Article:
RE/MAX: Cooling Home Sales Bring Some Relief to ‘Frenzied’ Housing Market

The sellers’ market that has characterized most of the market for the past year showed signs of easing up in May, said RE/MAX, Denver.

The company’ monthly National Housing Report said May home sales declined 0.2% month over month, in sharp contrast from the 13.9% 2015-2019 average gain from April to May. Year over year, however, sales rose by 53.4%.

In some ways, the market remained red-hot. Months’ supply of inventory dropped to 1.1 months and days on market saw homes changing hands in just 28 days. Still, said RE/MAX President Nick Bailey, May data showed some respite from the history-making sales prices seen in recent months. “The first small step toward a more balanced market may have appeared in May, as home prices finally stabilized after a long run of sustained increases,” he said.

Bailey said while not unusual to see a dip in sales in the torrid summer months after the typical hot spring selling season—something that didn’t happen in 2020—the decrease in home sales and stabilization in prices could be early indicators that the market is de-escalating, perhaps in part due to homebuyer fatigue or reluctancy of sellers to list in fear they won’t find a new home. He said housing market conditions provide benefits on both sides of the equation.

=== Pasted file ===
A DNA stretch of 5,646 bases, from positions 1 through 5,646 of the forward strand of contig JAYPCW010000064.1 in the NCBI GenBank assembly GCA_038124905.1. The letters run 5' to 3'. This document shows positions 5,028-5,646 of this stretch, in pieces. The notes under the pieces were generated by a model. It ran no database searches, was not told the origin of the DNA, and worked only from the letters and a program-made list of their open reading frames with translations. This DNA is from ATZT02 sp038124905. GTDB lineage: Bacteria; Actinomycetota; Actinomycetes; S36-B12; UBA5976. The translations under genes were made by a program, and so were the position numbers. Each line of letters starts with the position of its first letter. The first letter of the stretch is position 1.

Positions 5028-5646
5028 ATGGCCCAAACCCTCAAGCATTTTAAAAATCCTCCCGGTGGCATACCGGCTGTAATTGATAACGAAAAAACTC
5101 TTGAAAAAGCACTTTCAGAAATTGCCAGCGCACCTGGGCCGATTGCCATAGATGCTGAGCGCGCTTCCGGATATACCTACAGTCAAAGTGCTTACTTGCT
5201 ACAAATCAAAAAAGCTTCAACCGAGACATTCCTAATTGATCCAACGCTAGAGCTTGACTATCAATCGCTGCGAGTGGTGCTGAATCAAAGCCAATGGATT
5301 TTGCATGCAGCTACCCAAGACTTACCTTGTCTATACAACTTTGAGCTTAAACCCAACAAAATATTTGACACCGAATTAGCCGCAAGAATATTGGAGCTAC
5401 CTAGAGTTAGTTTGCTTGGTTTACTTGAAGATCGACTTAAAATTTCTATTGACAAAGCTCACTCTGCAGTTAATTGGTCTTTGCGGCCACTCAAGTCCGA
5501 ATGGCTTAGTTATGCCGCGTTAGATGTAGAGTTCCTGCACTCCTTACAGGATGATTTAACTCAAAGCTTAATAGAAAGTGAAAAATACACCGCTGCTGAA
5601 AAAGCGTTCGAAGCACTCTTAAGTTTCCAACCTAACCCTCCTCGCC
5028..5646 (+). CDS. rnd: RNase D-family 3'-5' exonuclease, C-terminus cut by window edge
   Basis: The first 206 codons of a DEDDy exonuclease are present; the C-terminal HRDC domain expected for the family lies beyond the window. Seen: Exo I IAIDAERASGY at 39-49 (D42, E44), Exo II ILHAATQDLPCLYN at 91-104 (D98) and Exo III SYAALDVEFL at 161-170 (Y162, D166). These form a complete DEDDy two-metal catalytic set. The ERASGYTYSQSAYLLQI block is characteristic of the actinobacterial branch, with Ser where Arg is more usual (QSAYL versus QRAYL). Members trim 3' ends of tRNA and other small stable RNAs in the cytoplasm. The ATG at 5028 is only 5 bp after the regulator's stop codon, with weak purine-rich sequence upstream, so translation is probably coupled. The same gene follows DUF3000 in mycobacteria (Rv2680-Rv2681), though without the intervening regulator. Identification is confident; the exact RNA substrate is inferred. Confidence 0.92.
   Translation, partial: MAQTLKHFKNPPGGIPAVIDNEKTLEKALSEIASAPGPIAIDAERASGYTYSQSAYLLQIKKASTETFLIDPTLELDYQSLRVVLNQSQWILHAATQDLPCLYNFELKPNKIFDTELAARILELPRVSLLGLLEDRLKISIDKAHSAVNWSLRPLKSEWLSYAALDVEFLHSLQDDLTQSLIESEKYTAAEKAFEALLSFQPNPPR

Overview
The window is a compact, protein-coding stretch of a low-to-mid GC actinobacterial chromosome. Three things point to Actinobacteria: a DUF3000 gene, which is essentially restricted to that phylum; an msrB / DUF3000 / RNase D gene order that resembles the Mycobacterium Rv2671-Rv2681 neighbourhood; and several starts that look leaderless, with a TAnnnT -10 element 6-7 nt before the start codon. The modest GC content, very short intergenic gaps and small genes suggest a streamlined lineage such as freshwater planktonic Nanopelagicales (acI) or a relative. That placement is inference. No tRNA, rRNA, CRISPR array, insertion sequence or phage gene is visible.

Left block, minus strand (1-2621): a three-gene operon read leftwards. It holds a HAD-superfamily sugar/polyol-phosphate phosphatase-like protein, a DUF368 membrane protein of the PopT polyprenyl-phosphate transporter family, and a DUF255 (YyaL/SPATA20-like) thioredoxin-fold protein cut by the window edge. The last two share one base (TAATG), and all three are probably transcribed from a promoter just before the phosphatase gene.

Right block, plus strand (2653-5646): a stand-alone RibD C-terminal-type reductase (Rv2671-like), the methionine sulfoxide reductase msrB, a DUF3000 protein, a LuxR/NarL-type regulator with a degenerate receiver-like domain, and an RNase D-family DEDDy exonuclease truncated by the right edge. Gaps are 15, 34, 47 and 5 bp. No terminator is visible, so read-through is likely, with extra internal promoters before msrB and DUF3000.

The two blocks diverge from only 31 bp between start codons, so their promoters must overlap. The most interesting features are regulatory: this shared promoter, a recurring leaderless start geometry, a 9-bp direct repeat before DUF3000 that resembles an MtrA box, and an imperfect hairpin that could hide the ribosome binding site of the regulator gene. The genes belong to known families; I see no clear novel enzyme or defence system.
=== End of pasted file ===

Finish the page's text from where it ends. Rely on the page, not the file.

“May had a little something for everyone – with buyers finally getting a break on prices, sellers benefiting from a lack of competitive inventory, and both sides served by speedier listing-to-contract periods,” Bailey said. “The market still tilts mainly toward sellers, but we could be seeing the first signs of a return to more balance after the hottest stretch of sales in years. Ultimately, that would be good for both buyers and sellers.”

The report said the median sales price of all 53 metro areas RE/MAX measures was unchanged from April at $320,000. Year over year, May’s price is 17% higher. No metro areas saw a year-over-year decrease in Median Sales Price. Fifty metro areas increased year-over-year by double-digit percentages, led by Boise, Idaho at 40.7%, Augusta, Maine at 37.8%, and Phoenix at 32.9%.